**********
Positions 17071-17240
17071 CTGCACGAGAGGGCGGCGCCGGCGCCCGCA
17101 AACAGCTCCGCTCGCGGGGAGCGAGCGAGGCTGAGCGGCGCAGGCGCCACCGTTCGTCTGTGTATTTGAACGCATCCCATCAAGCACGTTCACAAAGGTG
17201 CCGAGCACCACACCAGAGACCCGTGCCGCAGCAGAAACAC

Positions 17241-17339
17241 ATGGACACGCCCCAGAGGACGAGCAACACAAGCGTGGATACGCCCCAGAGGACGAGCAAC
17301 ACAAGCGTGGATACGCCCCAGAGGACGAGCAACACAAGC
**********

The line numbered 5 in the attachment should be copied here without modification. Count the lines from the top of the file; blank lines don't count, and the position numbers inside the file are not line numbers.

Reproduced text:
Positions 17241-17339